At the Apologia, we come into a lot of contact with atheist writings. From the articles, books, and debates I’ve read, I have noticed five main (though there are more) types of fallacies atheists commonly make.
1) The genetic fallacy. The genetic fallacy is that lapse in logic whereby one seeks to discredit some belief or belief system but pointing out that it’s origins are suspect. Atheists employ this fallacy against religion both as a general phenomenon and a particular one. As general, they often seek to give an account of how the religion historically developed. If they’re hardcore evolutionists, they might make up a story about how we evolved the religious instinct because it was useful for survival. Otherwise, they might say we invented religion to explain the world (as with Greek polytheism), and those explanations have become less important as science has discovered more and more truth about how the world operates. But what the genetic fallacy says is that you can’t logically discredit a belief by discrediting it’s origins. So even if we invented religion to explain to world or had the religious instinct implanted in us by evolution, that doesn’t tell us anything about wether theism or a particular religion is true.
Of course, the other problem with this argument is that theists themselves often argue that religion is natural to man. For example, the Catechism of the Catholic Church says, “The desire for God is written in the human heart, because man is created by God and for God; and God never ceases to draw man to himself. Only in God will he find the truth and happiness he never stops searching for…In many ways, throughout history down to the present day, men have given expression to their quest for God in their religious beliefs and behavior: in their prayers, sacrifices, rituals, meditations, and so forth. These forms of religious expression, despite the ambiguities they often bring with them, are so universal that one may well call man a religious being.” This means that even theists think that mankind has some natural tendency to religion, which is of course fully compatible with the idea that we evolved some religious sense.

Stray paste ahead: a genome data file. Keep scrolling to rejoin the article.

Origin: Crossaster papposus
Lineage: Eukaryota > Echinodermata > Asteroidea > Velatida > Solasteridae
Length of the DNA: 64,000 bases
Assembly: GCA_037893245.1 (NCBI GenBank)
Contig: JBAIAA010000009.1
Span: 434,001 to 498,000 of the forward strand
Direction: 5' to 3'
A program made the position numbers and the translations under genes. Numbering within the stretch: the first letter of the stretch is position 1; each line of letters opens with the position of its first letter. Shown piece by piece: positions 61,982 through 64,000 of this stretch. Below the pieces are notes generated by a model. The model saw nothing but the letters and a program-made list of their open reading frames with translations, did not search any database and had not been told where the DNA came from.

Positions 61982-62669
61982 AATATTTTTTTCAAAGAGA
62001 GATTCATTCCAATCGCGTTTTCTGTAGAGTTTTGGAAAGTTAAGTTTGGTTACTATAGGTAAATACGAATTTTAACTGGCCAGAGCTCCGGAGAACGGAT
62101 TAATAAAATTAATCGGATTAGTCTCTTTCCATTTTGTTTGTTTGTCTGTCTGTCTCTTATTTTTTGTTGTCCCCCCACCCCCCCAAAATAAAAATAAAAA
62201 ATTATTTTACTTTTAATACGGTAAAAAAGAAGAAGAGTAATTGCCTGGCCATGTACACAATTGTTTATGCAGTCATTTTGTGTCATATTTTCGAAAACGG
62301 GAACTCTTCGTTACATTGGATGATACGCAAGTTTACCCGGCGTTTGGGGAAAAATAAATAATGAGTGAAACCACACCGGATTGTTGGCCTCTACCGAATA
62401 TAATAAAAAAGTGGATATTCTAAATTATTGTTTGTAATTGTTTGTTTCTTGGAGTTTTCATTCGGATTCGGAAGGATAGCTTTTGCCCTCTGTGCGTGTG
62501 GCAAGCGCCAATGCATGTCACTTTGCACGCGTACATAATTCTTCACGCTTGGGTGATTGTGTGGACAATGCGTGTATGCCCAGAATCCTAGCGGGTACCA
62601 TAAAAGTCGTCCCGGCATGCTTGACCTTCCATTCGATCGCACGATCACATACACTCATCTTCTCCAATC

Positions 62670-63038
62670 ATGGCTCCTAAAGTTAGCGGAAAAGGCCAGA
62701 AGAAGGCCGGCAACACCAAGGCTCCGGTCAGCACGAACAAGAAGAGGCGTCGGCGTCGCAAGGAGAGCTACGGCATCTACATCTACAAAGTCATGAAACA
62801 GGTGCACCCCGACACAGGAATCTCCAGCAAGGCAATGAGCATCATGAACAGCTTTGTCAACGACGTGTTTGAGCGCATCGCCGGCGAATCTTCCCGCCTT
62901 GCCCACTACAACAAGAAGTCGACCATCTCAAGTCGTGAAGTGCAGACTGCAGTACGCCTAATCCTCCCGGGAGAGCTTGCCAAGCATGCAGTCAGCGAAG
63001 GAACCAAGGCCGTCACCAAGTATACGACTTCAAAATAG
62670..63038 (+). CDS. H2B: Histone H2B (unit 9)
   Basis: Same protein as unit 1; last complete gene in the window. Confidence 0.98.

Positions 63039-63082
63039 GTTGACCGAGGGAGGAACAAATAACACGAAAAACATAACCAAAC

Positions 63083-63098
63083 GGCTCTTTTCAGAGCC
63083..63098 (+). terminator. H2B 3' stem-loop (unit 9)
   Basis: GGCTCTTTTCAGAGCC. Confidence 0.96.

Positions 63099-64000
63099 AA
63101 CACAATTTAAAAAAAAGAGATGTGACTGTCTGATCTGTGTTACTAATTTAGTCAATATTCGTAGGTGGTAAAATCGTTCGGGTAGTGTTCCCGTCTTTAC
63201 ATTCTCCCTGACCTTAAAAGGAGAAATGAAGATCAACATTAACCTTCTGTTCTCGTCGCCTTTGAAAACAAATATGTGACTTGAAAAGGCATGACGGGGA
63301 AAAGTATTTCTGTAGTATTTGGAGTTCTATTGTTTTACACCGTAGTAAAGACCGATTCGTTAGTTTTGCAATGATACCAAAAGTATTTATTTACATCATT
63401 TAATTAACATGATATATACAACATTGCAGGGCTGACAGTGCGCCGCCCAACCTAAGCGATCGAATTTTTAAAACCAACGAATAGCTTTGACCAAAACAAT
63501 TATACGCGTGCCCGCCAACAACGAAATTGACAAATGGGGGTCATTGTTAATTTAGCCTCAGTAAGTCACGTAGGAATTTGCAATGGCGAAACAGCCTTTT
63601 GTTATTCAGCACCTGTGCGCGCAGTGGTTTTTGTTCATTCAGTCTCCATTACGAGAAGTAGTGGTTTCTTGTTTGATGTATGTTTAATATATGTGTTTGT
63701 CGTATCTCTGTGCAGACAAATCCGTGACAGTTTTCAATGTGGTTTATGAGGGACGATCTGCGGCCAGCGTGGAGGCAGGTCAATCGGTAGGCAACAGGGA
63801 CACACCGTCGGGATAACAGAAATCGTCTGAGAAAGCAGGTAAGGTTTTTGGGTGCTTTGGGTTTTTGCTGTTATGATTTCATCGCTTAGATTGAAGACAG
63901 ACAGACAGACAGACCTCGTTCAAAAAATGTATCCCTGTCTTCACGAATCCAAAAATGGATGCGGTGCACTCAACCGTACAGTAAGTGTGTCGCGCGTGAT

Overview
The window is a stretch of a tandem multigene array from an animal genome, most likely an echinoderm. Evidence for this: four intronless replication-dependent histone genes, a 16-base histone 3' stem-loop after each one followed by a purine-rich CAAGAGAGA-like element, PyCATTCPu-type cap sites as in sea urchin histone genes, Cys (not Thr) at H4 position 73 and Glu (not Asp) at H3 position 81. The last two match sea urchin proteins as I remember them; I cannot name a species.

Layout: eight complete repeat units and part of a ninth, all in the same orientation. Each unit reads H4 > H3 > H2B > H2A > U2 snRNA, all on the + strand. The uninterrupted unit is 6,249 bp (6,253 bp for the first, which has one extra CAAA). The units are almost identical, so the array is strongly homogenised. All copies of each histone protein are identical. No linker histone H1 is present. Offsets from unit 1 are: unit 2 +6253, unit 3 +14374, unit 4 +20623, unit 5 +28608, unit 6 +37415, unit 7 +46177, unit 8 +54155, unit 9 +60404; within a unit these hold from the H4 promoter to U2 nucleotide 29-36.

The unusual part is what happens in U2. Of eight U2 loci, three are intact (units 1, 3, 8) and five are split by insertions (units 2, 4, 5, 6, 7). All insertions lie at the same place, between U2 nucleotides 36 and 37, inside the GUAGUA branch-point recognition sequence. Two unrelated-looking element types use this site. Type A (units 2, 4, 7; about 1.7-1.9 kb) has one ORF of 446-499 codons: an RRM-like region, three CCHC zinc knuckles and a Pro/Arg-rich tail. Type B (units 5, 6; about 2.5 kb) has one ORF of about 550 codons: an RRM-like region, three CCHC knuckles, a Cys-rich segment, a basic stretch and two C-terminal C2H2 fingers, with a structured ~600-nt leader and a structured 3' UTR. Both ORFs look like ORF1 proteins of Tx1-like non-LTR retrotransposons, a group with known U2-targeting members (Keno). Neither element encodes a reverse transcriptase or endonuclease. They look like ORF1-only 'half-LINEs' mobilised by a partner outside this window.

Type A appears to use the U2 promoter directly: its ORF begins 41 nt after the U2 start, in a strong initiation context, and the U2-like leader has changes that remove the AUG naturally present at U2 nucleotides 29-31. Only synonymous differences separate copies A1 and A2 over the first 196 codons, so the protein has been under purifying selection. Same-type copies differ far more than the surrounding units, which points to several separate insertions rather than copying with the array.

On a personal level, atheists often point that, for example, one is only a Christian because one was born into a Christian family and/or society. Ignoring the fact that one could never actually know that (counterfactuals are notoriously difficult to prove), this claim also commits the genetic fallacy. Even if the origin of our belief is geographical and familial happenstance, that doesn’t tell us whether the belief is true or false.
2) Jargonizing. Even in the “more sophisticated” atheist works, there is a tendency to replace argument with, basically, name calling. Therefore, faith is “irrational” and “antiquated”, religious belief “mythology” or “fairy tales” etc. Very rarely are these words given definitions (probably because, definitionally, e.g., religious beliefs and fairy tales can’t be equated), and even more rarely is a case made for why these different terms are synonymous. Instead, the words are thrown around carelessly in order to taint the associations one has with religion and faith. If you call faith irrational often enough people start to associate the two with each other, even absent any good reason to do so.